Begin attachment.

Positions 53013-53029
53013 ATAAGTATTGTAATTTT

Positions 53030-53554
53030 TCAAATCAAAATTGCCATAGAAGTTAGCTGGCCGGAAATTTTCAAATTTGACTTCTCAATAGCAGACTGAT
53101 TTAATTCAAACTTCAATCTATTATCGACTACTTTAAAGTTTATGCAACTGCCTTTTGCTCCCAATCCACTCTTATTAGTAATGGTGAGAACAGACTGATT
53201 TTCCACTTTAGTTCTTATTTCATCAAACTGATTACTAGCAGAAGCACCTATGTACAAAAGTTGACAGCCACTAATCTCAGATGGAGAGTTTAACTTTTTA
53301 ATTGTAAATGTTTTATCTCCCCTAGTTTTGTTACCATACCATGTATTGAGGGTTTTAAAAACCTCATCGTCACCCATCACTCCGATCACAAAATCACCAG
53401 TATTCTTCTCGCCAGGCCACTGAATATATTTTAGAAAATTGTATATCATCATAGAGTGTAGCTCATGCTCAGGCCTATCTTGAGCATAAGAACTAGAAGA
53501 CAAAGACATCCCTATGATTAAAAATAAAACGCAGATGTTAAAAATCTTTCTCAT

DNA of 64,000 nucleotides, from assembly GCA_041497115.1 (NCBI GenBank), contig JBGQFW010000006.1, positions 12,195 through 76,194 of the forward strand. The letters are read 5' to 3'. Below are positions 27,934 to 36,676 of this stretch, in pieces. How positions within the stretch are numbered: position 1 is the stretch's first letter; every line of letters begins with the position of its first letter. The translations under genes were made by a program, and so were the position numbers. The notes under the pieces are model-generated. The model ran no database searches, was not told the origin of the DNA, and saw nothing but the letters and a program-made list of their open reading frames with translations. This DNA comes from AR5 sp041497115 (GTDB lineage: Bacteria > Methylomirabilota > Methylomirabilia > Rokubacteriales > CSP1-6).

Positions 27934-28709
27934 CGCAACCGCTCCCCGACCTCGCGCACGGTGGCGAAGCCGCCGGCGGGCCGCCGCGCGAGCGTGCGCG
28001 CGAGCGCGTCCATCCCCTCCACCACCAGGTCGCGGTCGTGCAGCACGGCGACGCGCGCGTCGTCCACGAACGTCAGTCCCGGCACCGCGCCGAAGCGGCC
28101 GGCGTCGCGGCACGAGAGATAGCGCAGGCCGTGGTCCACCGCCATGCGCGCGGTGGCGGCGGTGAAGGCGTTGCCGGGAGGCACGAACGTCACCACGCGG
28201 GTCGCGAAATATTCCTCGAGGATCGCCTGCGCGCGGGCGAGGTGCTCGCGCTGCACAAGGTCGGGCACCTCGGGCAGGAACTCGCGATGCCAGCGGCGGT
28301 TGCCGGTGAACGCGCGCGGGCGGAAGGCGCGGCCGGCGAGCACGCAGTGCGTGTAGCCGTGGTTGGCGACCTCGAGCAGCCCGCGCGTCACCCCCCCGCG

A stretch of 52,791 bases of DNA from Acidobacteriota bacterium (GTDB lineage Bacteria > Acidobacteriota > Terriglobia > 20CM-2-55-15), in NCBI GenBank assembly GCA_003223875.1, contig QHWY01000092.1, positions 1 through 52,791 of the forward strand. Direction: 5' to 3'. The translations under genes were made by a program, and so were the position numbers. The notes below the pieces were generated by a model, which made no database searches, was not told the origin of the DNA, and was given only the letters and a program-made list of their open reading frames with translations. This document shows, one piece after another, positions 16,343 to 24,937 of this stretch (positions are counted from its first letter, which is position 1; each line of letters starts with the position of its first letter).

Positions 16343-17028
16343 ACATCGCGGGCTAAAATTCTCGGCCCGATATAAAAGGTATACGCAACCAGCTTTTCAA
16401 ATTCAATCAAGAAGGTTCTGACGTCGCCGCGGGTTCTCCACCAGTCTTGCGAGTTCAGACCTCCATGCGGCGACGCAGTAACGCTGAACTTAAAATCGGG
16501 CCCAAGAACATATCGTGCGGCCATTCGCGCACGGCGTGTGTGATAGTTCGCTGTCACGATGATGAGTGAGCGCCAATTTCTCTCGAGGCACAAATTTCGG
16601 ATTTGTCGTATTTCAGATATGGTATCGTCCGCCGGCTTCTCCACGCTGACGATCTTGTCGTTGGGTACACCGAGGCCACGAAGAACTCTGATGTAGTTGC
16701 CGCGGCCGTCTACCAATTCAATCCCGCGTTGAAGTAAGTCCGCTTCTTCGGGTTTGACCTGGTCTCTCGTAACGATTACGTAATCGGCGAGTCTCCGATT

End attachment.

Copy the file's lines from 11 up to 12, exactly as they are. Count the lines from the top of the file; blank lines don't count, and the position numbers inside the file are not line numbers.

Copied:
Positions 27934-28709
27934 CGCAACCGCTCCCCGACCTCGCGCACGGTGGCGAAGCCGCCGGCGGGCCGCCGCGCGAGCGTGCGCG